Thursday, September 05, 2013


"And I Love Her" / The Wailers

For Stevie Wonder, crown prince of the Motown hit machine, doing a Beatles cover was a significant gesture. But now consider the case of Bob Marley, cranking out homegrown singles in Jamaica in 1965 with Peter Tosh and Bunny Wailer (just the Wailers back then, no "Bob Marley & the" about it). Of course they're listening to the new tunes coming out of the U.K., of course they had some idea that Beatlemania was sweeping the globe. They find a copy of A Hard Day's Night and give it a spin. Some good tunes on there -- wonder how they'd sound done Jamaican-style, just a little something for our local fans?

Well, they'd sound like this:

(Yes, that is Bob Marley in the middle on that album cover, long before the dreadlocks and the knit hat, before reggae became a political movement.)

The Wailers' version of "And I Love Her" was released as a single in 1965, only a year after the Beatles original. I imagine it got a lot of radio play in Kingston, but it never made it onto an album, apparently. I'd never heard this song at all until Marshall Crenshaw played it one night on his excellent Saturday night WFUV radio show The Bottomless Pit.  Trust MC to dig up a gem like this.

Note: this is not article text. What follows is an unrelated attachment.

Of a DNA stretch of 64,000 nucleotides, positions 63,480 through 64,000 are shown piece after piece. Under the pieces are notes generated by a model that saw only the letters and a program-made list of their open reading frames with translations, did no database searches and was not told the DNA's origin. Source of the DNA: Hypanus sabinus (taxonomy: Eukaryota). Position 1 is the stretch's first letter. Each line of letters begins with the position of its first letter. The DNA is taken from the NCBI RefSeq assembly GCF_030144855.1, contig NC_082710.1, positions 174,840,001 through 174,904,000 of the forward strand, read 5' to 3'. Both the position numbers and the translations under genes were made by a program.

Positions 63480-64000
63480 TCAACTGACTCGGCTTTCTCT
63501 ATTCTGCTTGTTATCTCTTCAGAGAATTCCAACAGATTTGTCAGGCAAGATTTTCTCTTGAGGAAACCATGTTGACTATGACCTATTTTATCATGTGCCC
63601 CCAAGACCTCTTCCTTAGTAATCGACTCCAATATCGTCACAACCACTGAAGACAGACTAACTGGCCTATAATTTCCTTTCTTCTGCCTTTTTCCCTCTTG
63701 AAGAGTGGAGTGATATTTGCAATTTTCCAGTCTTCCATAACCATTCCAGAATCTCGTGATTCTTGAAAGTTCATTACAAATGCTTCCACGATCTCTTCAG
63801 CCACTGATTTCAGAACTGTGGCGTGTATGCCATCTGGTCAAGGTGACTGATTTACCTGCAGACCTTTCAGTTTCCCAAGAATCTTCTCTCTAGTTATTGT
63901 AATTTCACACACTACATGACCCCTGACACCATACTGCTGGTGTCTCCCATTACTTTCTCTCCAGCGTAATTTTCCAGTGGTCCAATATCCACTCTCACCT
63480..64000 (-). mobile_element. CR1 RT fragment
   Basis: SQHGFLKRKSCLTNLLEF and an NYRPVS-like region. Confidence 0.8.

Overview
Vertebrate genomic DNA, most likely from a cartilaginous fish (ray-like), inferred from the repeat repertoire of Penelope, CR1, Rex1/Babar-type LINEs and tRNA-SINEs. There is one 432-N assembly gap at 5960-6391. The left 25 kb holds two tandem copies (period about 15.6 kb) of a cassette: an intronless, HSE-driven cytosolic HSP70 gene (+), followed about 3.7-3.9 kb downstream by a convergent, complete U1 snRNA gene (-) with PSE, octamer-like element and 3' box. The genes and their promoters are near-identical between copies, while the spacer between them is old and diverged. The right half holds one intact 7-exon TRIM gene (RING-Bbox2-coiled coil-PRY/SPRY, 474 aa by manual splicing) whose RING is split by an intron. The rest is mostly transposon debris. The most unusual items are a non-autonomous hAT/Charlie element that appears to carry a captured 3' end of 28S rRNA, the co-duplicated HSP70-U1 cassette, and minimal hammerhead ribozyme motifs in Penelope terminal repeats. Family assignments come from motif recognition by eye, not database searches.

The Beatles double-A single "If I Fell / And I Love Her" is seriously one of my favorite records of all time, as I've gushed often before. Unfortunately I am not alone in this. There must be at least a hundred cover versions of this song, not to mention the thousands of lounge singers who've worked up a rendition. I can't bear to listen to most of them.  IMHO the original recording is just about perfect; it's sacrilege to cover it, even if you don't change a note.

Well, Bob Marley changes the notes, adding a plangent downward swoop at the end of each phrase, but rising exultantly on the "And I love her"s. He changes the tempo, too, trading in the bongos and samba for a shuffling reggae beat. He keeps the trademark guitar phrase but lets his horn section take it over, turning the intimate ballad into an anthem. Instead of doubling his own vocals, he communes with his buddies singing background harmonies. And somehow it all works, and works gloriously.

All those emotionally ambiguous chord fluctuations in the bridge? Gone. Instead, he relaxes into "A love like ours will never die," reassuring his sweetheart of his constancy. The world's a hard enough place, he seems to be saying -- why not trust in love to make it a little bit better?

Production values?  You've got to be kidding. The music industry in Jamaica in 1965 was strictly small-time -- this was well before Bob Marley became BOB MARLEY and built up reggae to world respect.

But that's what I love most about this record.  It's as sincere as it can be -- much more sincere than McCartney's charm offensive. Marley comes off simply as a guy who loves his woman and is inspired to sing his heart out. Who could ask for anything more?

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